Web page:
The development: Now, Bittrex is in a real bind and has filed for bankruptcy protection in Delaware. Click the link to learn more about what's going on.

Germany’s take on the EU’s future

German Chancellor Olaf Scholz
German Chancellor Olaf Scholz attends a plenary session at the European Parliament in Strasbourg, France, May 9, 2023. Reuters/Johanna Geron

The backstory: The EU has a few complicated situations on its hands. It's been trying to manage a lot of immigrants coming in, with many refugees arriving seeking asylum. And, since certain countries along the coast are easier to get to for migrants, they tend to take in more asylum-seekers than other member countries.

The bloc is also trying to support Ukraine in its war with Russia and pull itself out of an energy crisis. Plus, there are a lot of sustainability reforms on the table, with the EU looking to make a big dent in its carbon emissions and energy sources sooner than later. Since Germany is Europe's biggest economy and it's also really affected by a lot of refugees seeking asylum there, its leadership is calling for action.

The development: This Tuesday, aka "Europe Day," was German Chancellor Olaf Scholz's turn to address the European Parliament, and he had some interesting ideas to put out there. Unlike Macron, Scholz thinks it's unrealistic to position the EU as a global power, and the idea is outdated.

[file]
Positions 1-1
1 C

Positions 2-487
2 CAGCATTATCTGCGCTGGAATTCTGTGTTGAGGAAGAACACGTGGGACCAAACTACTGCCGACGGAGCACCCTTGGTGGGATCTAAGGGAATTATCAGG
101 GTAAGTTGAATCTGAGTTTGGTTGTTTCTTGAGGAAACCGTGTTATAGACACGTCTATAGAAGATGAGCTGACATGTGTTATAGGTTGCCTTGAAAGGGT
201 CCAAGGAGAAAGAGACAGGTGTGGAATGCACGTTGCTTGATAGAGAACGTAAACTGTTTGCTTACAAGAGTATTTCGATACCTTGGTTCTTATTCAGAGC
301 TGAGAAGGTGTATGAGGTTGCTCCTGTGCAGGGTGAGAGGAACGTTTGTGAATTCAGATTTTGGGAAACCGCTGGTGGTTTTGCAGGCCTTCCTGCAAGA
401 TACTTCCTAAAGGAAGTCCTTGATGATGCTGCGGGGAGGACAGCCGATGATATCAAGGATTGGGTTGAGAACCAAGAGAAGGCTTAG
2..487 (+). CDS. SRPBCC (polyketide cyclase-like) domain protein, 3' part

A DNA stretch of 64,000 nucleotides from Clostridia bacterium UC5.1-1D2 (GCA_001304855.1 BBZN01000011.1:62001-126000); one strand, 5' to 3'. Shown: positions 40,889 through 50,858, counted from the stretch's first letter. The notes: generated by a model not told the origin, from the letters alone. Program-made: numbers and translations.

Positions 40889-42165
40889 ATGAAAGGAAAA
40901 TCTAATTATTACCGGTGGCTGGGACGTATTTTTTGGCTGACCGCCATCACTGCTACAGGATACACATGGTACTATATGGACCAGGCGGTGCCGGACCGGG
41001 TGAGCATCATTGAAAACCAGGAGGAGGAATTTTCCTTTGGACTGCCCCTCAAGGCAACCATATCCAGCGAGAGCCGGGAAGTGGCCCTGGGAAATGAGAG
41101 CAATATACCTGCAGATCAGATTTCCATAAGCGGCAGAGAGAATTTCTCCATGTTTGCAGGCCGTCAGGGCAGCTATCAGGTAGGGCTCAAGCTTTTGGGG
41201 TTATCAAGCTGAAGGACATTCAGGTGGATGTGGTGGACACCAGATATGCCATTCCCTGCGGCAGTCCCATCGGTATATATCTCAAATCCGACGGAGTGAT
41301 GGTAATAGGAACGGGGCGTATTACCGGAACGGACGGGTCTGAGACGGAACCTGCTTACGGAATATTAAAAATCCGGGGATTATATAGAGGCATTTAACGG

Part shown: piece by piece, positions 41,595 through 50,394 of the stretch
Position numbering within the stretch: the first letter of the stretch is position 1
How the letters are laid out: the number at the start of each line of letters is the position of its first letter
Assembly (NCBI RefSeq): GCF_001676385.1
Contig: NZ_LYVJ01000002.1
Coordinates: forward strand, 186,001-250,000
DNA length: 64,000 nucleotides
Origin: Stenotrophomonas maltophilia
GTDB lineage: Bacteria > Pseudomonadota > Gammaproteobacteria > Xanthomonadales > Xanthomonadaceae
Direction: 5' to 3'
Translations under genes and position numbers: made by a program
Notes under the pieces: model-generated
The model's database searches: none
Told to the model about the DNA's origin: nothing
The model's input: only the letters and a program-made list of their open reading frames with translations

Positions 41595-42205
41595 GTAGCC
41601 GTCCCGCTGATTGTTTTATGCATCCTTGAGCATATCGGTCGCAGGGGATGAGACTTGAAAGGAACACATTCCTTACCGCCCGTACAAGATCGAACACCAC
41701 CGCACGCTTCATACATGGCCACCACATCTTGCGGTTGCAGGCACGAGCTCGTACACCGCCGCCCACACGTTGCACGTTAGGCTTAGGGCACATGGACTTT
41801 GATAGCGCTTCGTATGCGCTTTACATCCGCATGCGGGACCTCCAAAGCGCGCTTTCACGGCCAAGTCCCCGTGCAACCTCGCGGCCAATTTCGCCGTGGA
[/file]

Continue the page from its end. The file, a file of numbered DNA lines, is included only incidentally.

While Scholz said the US is the EU's strongest ally, he also said it's time to start thinking of the world as multipolar and that equal cooperation needs to be found all over the globe. He's also pushing for reform when it comes to immigration and for the bloc to tie up any unfinished free trade deals before the European Parliament election next year. Plus, he warned that China is becoming more of a rival than a partner, so the EU should work to negotiate deals more quickly and keep fair trade within Europe so that local economies benefit, too. With all that, Scholz also thinks the bloc needs to work to integrate its military and defense, as the world only listens to Europe when it speaks with one voice.

To end, we'll look into:

The US$3.4 billion crypto heist

Have you heard of Silk Road? It was a dark web market platform usually used to buy stuff you aren’t really supposed to have, like drugs and illegal weapons. And it used blockchain for these transactions to make them pretty much untraceable. Silk Road hasn’t been running since 2013, but during the span of about two years, over 9.5 million bitcoins were accounted for in sales. That would be over US$263 billion today.

Back in 2012, a man named James Zhong committed a crypto heist using the website, and he ended up stealing 50,000 bitcoin, equal to US$3.4 billion when he was found out in 2021. Authorities took the devices that the bitcoin was stored on, making this the second-biggest financial seizure in US history.